Tesla big battery claims its first major fossil fuel victim

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Elon Musk’s crusade to rid the world of fossil fuels and lead the transition to clean energy took a small but significant step forward this week, with a decision by Australian’s Energy Market Operator.

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Elon Musk’s crusade to rid the world of fossil fuels and lead the transition to clean energy took a small but significant step forward this week, when the Australian Energy Market Operator decided to put an end to a market that has been rorted outrageously by fossil fuel generators in recent years.

It’s a highly technical change in the complex world of managing Australia’s largest machine – the electricity grid. But it is significant, because it highlights just how quickly new technologies such as batteries are changing the way grids are being managed, and making them smarter, faster, cleaner, and cheaper.

Decades-old assumptions about how the grid should be managed, using old technologies, are now being challenged. And some of the market rorts built up over time by the energy incumbents are slowly being swept away (hopefully not to be replaced by new ruses invented by new players).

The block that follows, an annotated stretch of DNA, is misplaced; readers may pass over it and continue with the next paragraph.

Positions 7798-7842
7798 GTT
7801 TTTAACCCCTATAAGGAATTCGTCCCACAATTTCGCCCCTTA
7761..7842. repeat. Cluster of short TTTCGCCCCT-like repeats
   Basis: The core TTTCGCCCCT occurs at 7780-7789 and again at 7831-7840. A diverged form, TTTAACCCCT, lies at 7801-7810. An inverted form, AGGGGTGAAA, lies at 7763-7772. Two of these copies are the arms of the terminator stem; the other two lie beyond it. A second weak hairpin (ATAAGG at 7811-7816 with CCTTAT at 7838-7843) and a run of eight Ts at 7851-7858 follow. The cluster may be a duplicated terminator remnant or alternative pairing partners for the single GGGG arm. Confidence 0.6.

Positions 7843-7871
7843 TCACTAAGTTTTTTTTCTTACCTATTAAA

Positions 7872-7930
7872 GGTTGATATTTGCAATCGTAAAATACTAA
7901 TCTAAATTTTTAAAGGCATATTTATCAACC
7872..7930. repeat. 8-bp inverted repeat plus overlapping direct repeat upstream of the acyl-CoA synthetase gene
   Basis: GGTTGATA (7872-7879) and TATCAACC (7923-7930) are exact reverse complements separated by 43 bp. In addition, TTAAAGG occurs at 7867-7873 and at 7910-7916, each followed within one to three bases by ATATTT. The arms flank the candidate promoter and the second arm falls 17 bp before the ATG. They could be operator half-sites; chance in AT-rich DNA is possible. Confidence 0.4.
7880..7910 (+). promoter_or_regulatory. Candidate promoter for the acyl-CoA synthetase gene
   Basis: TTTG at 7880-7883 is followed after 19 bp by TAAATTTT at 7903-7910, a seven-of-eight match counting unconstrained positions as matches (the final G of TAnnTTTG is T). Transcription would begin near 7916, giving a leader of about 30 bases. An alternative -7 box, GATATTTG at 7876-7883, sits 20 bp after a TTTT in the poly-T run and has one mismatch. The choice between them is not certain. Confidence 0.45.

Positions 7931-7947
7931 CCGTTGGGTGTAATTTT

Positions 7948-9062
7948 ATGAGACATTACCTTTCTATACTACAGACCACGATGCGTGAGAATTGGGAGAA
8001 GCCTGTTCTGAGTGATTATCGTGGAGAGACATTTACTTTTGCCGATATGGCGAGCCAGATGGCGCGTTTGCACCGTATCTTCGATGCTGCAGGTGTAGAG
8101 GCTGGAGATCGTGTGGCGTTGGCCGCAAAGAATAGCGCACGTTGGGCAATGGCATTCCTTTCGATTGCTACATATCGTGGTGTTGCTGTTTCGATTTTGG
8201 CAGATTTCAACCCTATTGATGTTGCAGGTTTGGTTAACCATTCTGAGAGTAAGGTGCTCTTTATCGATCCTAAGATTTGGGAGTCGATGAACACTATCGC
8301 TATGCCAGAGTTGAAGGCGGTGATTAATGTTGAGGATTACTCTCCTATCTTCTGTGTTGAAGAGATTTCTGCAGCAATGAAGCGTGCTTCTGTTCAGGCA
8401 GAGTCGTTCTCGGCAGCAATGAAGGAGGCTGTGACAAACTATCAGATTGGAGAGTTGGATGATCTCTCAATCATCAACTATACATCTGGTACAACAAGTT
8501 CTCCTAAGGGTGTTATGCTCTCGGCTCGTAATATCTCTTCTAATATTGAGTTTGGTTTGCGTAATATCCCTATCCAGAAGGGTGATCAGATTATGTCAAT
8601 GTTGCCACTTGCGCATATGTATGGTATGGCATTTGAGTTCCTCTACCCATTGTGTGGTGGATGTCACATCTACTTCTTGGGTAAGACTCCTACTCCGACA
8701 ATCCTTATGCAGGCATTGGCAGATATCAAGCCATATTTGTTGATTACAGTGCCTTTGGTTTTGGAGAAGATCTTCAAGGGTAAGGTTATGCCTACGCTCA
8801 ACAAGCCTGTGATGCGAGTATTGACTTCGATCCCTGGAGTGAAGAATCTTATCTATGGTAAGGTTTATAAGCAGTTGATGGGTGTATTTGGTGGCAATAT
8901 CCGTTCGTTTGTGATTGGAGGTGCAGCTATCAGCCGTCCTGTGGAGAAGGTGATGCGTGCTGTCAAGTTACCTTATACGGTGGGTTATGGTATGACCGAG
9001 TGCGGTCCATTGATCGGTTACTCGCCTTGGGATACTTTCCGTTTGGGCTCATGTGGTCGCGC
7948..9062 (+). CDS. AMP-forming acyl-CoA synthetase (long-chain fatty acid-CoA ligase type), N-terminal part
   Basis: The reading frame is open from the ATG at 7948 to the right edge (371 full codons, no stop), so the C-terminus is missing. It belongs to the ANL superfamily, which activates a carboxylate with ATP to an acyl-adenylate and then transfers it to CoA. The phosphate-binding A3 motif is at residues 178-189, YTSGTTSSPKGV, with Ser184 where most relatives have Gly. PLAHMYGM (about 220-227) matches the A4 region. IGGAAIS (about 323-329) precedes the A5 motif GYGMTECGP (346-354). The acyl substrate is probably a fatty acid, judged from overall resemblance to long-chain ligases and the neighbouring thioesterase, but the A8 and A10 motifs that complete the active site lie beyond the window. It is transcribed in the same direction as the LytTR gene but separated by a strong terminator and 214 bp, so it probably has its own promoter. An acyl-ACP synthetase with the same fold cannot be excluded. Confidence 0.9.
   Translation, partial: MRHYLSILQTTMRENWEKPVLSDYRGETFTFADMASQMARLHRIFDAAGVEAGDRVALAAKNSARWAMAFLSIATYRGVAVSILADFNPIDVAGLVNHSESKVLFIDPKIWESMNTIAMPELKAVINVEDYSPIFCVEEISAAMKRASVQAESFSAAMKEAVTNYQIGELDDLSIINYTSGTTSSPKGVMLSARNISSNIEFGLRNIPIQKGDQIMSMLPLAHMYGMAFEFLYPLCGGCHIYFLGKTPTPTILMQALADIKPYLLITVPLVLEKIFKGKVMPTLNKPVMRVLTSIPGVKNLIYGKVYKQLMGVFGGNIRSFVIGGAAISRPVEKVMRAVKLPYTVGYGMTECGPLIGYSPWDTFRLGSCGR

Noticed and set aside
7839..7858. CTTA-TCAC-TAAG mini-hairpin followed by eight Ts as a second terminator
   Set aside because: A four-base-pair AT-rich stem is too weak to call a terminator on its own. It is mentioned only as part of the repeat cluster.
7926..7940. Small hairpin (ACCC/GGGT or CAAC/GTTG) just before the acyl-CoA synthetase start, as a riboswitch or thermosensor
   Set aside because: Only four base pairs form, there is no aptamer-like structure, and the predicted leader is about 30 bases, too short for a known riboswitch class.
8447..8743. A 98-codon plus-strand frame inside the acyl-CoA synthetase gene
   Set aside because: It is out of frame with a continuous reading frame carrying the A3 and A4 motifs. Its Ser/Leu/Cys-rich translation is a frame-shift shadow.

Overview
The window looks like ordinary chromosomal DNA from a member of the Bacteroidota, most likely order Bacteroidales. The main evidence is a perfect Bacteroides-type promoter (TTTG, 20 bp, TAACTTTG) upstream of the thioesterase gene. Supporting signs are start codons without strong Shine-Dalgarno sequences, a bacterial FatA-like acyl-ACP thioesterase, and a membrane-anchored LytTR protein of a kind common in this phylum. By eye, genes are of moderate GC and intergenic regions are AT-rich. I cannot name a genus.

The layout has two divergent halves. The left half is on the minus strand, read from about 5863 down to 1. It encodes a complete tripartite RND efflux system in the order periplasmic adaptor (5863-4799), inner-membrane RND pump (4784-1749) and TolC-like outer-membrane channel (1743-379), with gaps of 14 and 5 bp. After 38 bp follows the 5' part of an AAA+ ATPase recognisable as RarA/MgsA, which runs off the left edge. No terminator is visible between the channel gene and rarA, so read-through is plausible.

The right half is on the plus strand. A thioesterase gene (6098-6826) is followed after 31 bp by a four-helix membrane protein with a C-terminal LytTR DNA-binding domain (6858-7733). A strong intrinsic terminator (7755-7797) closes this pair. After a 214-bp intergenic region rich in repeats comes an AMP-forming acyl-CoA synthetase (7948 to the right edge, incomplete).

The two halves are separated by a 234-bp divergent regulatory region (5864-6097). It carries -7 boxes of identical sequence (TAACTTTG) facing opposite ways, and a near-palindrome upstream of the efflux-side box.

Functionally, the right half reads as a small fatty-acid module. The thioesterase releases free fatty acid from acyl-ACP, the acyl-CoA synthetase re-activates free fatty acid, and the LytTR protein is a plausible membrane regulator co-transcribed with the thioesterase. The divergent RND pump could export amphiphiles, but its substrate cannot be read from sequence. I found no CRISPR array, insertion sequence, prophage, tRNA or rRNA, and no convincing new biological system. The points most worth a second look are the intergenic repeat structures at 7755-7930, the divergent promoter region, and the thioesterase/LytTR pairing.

AEMO advised energy market players this week that it was bringing to an end the three-year-old requirement for 35MW of local regulation frequency and ancillary services to be provided in South Australia when there was risk of the state’s grid separating from the rest of the national grid.

This contingency was introduced in late 2015, and was designed to ensure, says Christian Schaefer, AEMO’s head of system capability, that the state’s grid – with a high percentage of renewables – could operate safely and securely by itself. Such isolation events were expected to be frequent given the planned upgrades and maintenance of the main link to Victoria.

Until the Tesla big battery was put into service last December, that market had been rorted outrageously by the previous sole providers of FCAS – several major gas generators – who ensured the price of FCAS in that state rose nearly 100-fold to the market cap of $14,000/MW when AEMO made the precautionary call for local back up.

That would send the cost of FCAS for such events up to $6 million a day. It happened almost every time the constraint was imposed and total costs from several dozen such events totalled $109 million in 2016 and 2017, with the costs passed on to wind farms and other big energy consumers.

That was until the Tesla big battery arrived and smashed the gas cartel, because it meant that the gas generators could no longer control the price of that service.

The total cost in 2018 is projected by AEMO to be just $3.6 million. That also reflects a big decline in the number of occasions that the constraint was imposed, but also because the presence of the battery means prices can’t be gamed when it is imposed.

Now it seems that AEMO is satisfied that the presence of the Tesla big battery, along with its new system strength rules to ensure a minimum amount of gas generation at any one time, means that it no longer needs to impose the market constraint. In effect, the Tesla big battery spoiled the party, and now the party is over.